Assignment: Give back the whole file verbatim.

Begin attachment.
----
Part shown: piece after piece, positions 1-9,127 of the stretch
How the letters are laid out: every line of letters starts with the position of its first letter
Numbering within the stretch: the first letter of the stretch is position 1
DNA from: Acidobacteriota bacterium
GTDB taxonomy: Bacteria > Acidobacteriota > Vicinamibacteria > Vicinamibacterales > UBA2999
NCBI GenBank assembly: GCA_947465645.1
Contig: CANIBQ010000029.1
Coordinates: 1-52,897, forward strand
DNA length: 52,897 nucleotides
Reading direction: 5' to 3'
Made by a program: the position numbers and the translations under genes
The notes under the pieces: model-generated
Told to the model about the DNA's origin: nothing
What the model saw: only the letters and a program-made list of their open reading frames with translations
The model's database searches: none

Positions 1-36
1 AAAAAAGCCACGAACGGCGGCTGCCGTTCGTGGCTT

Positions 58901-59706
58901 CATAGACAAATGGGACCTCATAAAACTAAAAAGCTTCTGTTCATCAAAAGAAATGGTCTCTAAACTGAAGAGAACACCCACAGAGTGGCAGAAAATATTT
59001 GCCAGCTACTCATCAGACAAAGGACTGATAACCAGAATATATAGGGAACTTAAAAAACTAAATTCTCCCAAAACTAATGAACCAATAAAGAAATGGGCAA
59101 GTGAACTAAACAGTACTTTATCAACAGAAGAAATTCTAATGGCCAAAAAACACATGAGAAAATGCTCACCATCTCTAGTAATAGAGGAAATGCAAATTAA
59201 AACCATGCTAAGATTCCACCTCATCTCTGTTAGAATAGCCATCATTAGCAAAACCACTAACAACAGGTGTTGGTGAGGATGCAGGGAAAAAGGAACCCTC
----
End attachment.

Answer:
Part shown: piece after piece, positions 1-9,127 of the stretch
How the letters are laid out: every line of letters starts with the position of its first letter
Numbering within the stretch: the first letter of the stretch is position 1
DNA from: Acidobacteriota bacterium
GTDB taxonomy: Bacteria > Acidobacteriota > Vicinamibacteria > Vicinamibacterales > UBA2999
NCBI GenBank assembly: GCA_947465645.1
Contig: CANIBQ010000029.1
Coordinates: 1-52,897, forward strand
DNA length: 52,897 nucleotides
Reading direction: 5' to 3'
Made by a program: the position numbers and the translations under genes
The notes under the pieces: model-generated
Told to the model about the DNA's origin: nothing
What the model saw: only the letters and a program-made list of their open reading frames with translations
The model's database searches: none

Positions 1-36
1 AAAAAAGCCACGAACGGCGGCTGCCGTTCGTGGCTT

Positions 58901-59706
58901 CATAGACAAATGGGACCTCATAAAACTAAAAAGCTTCTGTTCATCAAAAGAAATGGTCTCTAAACTGAAGAGAACACCCACAGAGTGGCAGAAAATATTT
59001 GCCAGCTACTCATCAGACAAAGGACTGATAACCAGAATATATAGGGAACTTAAAAAACTAAATTCTCCCAAAACTAATGAACCAATAAAGAAATGGGCAA
59101 GTGAACTAAACAGTACTTTATCAACAGAAGAAATTCTAATGGCCAAAAAACACATGAGAAAATGCTCACCATCTCTAGTAATAGAGGAAATGCAAATTAA
59201 AACCATGCTAAGATTCCACCTCATCTCTGTTAGAATAGCCATCATTAGCAAAACCACTAACAACAGGTGTTGGTGAGGATGCAGGGAAAAAGGAACCCTC